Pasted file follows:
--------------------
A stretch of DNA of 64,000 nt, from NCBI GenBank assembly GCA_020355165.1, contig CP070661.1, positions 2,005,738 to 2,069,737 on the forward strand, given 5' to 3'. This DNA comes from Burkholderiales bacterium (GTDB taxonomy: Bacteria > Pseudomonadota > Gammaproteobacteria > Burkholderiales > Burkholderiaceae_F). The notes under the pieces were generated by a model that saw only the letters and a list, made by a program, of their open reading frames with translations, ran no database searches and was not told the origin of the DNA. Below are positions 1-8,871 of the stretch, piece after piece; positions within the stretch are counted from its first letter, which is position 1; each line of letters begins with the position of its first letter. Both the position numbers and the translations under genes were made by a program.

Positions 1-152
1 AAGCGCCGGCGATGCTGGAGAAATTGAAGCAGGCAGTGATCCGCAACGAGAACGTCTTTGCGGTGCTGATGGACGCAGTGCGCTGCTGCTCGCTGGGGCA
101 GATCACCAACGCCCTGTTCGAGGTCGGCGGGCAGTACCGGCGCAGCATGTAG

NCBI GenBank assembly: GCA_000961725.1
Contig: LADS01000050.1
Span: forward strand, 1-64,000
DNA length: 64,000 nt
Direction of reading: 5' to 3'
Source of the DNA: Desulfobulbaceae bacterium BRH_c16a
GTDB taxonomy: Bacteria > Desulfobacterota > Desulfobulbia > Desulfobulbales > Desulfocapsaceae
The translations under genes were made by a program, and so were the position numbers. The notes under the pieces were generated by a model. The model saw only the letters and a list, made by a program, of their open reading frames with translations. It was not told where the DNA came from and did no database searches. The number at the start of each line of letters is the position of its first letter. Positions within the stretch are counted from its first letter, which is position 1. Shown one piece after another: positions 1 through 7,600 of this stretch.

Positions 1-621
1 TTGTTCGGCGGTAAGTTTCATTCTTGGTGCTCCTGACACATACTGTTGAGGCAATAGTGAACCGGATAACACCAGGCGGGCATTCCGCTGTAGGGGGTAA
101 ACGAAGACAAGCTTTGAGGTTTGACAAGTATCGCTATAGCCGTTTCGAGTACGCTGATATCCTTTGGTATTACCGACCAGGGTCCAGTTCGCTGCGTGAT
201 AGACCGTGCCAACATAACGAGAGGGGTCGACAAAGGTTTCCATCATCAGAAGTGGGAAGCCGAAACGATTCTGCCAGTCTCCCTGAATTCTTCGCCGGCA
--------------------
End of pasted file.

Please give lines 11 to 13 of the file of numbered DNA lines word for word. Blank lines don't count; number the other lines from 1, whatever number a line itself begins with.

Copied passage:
GTDB taxonomy: Bacteria > Desulfobacterota > Desulfobulbia > Desulfobulbales > Desulfocapsaceae
The translations under genes were made by a program, and so were the position numbers. The notes under the pieces were generated by a model. The model saw only the letters and a list, made by a program, of their open reading frames with translations. It was not told where the DNA came from and did no database searches. The number at the start of each line of letters is the position of its first letter. Positions within the stretch are counted from its first letter, which is position 1. Shown one piece after another: positions 1 through 7,600 of this stretch.

Positions 1-621